Friend Care for your Loved One


People need connection.

Hi, I’m Hope and I have specialized training in geriatric care. For over 30 years, I’ve worked with older people and people with Alzheimers and other dementias.

I provide authentic connection that improves a person’s quality of life. I lead with empathy, my method is based on cutting edge science, and the results are life changing.

The most common pathology I saw was not heart disease or diabetes; it was loneliness.
— Surgeon General Vivek Murthy, Harvard Business Review 2017

An Evidence-Based Approach

Friend Care: Beyond Aides and Companions

Sharing a laugh, talking about favorite experiences and memories, finding ways to modify activities that once brought joy and satisfaction are what a friend brings to a relationship. The techniques that I have developed over 30 years to provide Friend Care addresses the isolation that your loved one may be experiencing as his or her abilities to engage in meaningful relationships, experiences and activities becomes limited because of physical or mental challenges. 

Aides and companions can provide help to overcome some of the physical challenges of everyday life, but Friend Care is about providing the mental stimulation and engagement that makes someone feel alive and less isolated. My Friend Care gives families peace of mind that their loved one is not only safe, but happy.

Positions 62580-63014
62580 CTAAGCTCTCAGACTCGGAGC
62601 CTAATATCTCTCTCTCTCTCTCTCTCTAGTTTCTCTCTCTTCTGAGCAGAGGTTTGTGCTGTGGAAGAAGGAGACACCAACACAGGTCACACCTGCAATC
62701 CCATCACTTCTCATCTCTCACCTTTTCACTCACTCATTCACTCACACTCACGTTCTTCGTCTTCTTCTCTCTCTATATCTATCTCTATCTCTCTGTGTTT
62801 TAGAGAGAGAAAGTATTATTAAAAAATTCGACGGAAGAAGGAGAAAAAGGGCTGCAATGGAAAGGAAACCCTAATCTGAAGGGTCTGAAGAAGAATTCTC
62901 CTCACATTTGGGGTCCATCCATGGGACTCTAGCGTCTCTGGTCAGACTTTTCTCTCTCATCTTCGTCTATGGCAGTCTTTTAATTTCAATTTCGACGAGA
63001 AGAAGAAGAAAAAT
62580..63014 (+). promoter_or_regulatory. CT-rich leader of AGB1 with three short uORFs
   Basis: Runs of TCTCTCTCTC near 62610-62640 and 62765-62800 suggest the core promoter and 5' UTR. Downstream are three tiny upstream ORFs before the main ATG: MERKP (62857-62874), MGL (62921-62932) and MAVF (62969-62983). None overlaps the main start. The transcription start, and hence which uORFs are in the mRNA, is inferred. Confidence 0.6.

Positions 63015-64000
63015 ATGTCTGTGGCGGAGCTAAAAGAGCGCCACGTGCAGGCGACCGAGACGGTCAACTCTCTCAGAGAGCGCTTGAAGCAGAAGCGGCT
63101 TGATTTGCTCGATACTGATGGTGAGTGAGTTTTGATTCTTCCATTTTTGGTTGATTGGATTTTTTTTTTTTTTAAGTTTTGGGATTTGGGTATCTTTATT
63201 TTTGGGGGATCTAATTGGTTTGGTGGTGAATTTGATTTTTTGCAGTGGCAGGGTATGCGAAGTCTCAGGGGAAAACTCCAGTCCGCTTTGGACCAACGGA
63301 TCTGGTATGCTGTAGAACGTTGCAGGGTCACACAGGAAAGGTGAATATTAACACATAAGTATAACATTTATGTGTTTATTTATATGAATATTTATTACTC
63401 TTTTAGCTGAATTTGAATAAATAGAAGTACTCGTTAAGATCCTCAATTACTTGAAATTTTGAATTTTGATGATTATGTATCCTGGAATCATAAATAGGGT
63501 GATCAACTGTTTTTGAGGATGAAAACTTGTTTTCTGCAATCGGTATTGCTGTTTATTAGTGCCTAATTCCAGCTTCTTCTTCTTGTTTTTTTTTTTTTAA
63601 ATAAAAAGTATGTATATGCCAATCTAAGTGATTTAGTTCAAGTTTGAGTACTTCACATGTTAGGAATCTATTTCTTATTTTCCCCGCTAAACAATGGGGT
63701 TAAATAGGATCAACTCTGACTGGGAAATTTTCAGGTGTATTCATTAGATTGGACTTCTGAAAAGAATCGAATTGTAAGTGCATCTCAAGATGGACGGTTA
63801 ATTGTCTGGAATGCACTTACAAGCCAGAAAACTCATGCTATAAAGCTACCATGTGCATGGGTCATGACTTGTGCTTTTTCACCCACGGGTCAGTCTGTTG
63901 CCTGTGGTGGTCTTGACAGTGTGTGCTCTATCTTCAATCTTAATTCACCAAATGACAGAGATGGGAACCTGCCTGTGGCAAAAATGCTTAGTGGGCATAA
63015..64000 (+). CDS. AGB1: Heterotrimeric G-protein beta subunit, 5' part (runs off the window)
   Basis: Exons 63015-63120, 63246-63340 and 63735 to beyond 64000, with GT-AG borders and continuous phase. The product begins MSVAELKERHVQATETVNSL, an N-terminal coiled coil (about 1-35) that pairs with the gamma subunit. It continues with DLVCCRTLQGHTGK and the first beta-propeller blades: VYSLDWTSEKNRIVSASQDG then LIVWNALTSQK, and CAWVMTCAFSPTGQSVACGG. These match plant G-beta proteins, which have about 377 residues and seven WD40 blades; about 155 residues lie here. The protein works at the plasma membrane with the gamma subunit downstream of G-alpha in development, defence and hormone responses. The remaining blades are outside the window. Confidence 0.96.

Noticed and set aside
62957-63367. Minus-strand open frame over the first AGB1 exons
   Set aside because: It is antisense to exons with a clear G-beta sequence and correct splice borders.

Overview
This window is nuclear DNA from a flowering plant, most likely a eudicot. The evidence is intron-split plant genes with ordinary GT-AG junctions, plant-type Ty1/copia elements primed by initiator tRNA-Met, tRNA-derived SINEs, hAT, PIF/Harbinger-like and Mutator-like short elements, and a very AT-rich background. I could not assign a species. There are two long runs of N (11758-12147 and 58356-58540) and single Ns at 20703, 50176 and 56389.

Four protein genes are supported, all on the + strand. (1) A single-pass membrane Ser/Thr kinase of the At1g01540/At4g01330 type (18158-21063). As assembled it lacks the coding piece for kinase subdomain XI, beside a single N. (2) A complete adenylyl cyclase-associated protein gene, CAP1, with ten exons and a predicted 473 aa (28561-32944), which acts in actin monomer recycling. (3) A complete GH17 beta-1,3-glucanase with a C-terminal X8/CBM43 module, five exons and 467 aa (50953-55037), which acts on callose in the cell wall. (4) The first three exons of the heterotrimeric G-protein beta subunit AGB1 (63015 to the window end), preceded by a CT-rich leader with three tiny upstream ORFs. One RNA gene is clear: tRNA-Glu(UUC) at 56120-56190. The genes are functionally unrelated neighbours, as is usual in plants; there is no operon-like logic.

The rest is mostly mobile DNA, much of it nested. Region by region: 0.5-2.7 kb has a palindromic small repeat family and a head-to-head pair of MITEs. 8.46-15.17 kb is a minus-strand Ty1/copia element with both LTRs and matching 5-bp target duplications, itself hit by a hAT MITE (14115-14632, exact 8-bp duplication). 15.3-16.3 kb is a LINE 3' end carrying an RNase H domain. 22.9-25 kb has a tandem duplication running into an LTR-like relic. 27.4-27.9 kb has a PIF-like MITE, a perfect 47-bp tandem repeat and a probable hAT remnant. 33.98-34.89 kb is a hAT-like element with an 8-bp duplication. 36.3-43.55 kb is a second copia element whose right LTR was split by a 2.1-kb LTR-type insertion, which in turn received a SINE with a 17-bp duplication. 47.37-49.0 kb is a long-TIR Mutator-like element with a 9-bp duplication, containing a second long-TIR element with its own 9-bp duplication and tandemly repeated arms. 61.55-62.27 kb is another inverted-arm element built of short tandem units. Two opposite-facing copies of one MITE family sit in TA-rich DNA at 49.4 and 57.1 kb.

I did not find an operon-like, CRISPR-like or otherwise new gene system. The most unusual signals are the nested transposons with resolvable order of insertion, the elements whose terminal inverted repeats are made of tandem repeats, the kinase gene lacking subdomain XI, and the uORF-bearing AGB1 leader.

Who benefits from this work?

Whether your loved one is bed-bound, home-bound, or up for outings, authentic friendship will transform their experience of life. I work with people with dementia including Alzheimers, sight or hearing impairment, social anxiety, general depression, loneliness, and isolation. No matter the state of your loved one, this type of focused connection can change the neuroplasticity of the brain and alter their sense of well-being and purpose.


Here are some of my Friends.

Watching Hope work with my mom was inspirational. The connection she created was remarkable. Much of their time together focused on the joyful experiences and people in mom’s life.

What I really appreciated was how my mother recalled the conversations that she and Hope had. It’s easy to think that a loved one with Alzheimers is ‘not all there.’ That’s rarely the case. Hope miraculously taps into the goodness and love that her clients want to share.
— Peter Gordon

Let’s chat about your loved one.